Philadelphia Public League Finds Success through Adversity
Navigating a pair of crises over the last calendar year has been taxing on everyone.
In addition to the ongoing coronavirus pandemic, which has been full-blown in the United States since the middle of March 2020, the country has faced a reckoning on social justice issues stemming from the death of George Floyd, a Black man, at the hands of a Minneapolis police officer last May.These issues have intersected with sports at all levels, with high school athletics feeling the effects on both ends. At a time where it’s been impossible to play games in many circumstances, building and maintaining a winning culture both on and off the field is more important than ever.
In Philadelphia, Jimmy Lynch has seen the effects of both issues up close. Lynch, who grew up just outside the city and later attended St. Joseph’s University as an undergrad and received his doctorate from Drexel, is the Executive Director of Athletics and President of the Philadelphia Public League.
Though athletics in the city have been on pause in terms of team competition since the onset of the pandemic, Lynch said that staying committed to engaging with kids, whether in person or virtually, is essential to keeping them on a successful trajectory.
“You want to build a winning culture, but you want to build a positive culture so that every kid who has the opportunity to play has an enjoyable experience,” Lynch said. “Part of that comes with addressing the inequities and racial issues that are prevalent in sports across the world.”
Lynch said that the Philadelphia Public League, which oversees some 200,000 kids between grades 4-12 at roughly 75 high schools and 120 middle schools, is a close-knit organization despite its size. As such, he said he hasn’t had to deal with many issues involving race between the schools in the league since he began his role in the summer of 2016.
“Each school has an immeasurable amount of respect for one another and really works to support each other throughout the year so that the teams that are successful can shine in the state playoffs,” Lynch said.
Gun violence-plagued Philadelphia in 2020, with a 40% increase in homicides from 2019 through the end of November.
“It has really put our kids at a disadvantage and really kind of highlighted the concerns with not keeping kids active,” Lynch said.
Throughout Pennsylvania, the fifth-most populous state in the US, the Philadelphia Public League is one of just two leagues that’s yet to resume team competition at any point during the pandemic.
While there are individual cities in towns in other districts who remain on the sidelines as well, Lynch said that idle time has shone the inequities between the diverse league he oversees and its suburban and rural counterparts.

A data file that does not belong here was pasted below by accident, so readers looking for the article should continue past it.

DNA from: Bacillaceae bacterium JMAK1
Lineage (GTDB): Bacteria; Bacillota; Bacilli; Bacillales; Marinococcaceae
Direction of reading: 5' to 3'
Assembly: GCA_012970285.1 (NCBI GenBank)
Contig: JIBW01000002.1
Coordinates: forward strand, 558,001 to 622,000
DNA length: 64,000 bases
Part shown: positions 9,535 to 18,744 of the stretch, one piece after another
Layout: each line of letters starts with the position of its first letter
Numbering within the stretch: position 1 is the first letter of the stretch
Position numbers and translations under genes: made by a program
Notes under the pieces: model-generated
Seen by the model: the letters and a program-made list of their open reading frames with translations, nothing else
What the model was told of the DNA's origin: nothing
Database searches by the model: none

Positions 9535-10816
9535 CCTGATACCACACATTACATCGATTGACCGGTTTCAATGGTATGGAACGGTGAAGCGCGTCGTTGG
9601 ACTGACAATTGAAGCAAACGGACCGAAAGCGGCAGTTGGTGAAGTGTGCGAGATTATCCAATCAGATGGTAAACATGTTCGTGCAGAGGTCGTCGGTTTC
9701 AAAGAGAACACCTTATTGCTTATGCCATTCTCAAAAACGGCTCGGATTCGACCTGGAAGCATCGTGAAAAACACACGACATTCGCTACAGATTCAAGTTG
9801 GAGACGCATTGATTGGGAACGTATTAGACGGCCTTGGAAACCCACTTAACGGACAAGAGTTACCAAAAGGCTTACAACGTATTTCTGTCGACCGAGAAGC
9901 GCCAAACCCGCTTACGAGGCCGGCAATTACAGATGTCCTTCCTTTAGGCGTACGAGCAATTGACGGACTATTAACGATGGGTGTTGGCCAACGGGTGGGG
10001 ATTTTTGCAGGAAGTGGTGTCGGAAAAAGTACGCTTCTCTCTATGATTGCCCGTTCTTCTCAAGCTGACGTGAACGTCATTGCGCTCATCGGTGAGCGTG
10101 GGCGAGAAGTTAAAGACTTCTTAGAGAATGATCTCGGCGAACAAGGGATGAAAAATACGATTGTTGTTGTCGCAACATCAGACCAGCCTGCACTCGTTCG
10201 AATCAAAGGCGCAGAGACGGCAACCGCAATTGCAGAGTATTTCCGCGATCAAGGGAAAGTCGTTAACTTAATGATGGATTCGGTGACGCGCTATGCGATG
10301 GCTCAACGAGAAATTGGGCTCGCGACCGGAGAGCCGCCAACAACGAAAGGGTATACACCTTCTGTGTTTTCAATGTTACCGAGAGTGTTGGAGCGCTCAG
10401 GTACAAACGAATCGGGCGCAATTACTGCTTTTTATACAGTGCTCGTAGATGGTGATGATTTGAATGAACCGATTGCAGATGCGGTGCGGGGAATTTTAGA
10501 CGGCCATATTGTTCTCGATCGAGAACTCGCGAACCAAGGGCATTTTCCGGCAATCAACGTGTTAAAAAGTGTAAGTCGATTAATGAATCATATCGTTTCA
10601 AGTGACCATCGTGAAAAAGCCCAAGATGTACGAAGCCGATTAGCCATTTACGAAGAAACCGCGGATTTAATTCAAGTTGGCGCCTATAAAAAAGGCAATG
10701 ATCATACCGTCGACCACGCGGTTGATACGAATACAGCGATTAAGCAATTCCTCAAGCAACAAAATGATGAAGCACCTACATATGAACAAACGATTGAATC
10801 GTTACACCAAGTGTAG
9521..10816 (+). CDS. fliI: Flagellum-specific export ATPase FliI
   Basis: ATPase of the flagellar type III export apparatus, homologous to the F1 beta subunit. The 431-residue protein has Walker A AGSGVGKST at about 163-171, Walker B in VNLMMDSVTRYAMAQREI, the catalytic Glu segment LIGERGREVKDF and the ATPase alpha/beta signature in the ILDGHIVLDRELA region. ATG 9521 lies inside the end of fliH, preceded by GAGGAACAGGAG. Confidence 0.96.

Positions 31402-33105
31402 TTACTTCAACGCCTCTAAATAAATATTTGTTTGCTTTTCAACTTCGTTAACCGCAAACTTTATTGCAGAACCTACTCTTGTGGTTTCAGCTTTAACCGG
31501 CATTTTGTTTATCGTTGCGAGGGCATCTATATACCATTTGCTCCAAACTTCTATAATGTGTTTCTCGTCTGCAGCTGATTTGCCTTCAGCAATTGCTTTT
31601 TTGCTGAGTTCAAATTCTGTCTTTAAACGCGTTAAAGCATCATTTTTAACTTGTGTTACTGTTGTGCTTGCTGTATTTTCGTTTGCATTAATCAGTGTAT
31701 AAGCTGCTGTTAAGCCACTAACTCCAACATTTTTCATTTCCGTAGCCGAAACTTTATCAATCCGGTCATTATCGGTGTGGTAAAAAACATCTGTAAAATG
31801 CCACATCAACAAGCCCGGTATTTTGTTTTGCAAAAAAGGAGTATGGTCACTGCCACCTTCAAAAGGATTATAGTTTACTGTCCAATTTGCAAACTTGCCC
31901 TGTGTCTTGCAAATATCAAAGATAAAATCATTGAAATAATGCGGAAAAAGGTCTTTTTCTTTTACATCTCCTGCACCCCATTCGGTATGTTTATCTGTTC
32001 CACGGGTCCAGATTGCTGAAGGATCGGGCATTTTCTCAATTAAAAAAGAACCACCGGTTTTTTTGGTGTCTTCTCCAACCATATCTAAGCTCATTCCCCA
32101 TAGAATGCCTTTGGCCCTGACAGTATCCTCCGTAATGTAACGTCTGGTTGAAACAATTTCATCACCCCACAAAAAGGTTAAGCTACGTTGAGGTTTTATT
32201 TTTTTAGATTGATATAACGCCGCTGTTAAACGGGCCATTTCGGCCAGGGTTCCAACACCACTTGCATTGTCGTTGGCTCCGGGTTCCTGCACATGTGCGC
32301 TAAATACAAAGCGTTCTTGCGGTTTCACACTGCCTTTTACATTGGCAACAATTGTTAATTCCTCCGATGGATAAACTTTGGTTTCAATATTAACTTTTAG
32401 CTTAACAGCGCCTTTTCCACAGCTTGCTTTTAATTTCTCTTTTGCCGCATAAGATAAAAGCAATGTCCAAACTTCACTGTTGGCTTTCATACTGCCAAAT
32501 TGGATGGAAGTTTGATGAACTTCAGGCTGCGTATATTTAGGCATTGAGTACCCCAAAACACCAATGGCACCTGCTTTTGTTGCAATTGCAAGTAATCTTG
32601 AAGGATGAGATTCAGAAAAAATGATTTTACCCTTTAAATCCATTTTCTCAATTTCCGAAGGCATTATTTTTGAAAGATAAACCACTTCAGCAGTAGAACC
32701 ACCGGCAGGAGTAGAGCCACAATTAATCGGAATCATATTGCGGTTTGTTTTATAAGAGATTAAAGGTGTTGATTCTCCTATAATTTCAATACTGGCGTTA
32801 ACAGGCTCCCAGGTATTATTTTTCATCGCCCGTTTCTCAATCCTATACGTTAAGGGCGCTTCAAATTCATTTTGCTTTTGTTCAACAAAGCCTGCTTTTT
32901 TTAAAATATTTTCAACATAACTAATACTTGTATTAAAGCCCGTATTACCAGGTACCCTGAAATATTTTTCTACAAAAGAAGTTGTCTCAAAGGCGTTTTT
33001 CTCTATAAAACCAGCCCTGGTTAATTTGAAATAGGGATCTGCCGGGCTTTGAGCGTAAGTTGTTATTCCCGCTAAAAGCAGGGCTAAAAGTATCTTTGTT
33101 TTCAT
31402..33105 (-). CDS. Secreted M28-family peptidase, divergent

“The pandemic has hit our urban areas a lot more than suburban areas,” Lynch said, noting that many facilities off of school grounds have been affected as well, making it harder to find safe playing fields. “We’re still committed to playing sports this year and giving every kid a chance to play their chosen sport this year, but there are lots and lots of challenges that lie ahead.”
Many kids in the city utilize public transportation, which is another hurdle for a return to competition, Lynch said, as it’s oftentimes difficult to maintain safe social distancing measures on crowded buses or trains.
The trying times have still featured some triumphs in Philadelphia, Lynch noted. In the fall, the league participated in a three-part “virtual season” with sports that were canceled due to the pandemic where kids kept in touch with their coaches, and teams did remote programming focused on the NCAA recruiting process, mental health and wellness programming, and a partnership with the Positive Coaching Alliance.
In mid-December, 12 student-athletes from the Philadelphia Public League signed letters of intent to play Division I college football despite not having a season in the fall.
“We could easily have packed up shop and mailed it in until the New Year, but coaches wanted to stay committed to their kids and wanted to stay engaged with them,” Lynch said. “We’re hoping that had a positive impact not only on their teams but also on their academic progress as well.”
Philadelphia is still on a remote learning program, as it has been for nearly a year now. Contingency plans are being developed for interscholastic competition to begin possibly as soon as Feb. 1, Lynch said, which would include both fall and winter sports which had been seemingly wiped out.
However, there are contingencies in place all the way through April 1 as well, which would be focused on salvaging a spring season after it became a casualty of the pandemic last spring.
“They’re resilient, they’ll bounce back,” Lynch said. “It has been hard on everyone, but we have to stay committed to our kids. That’s the reason we do what we do.”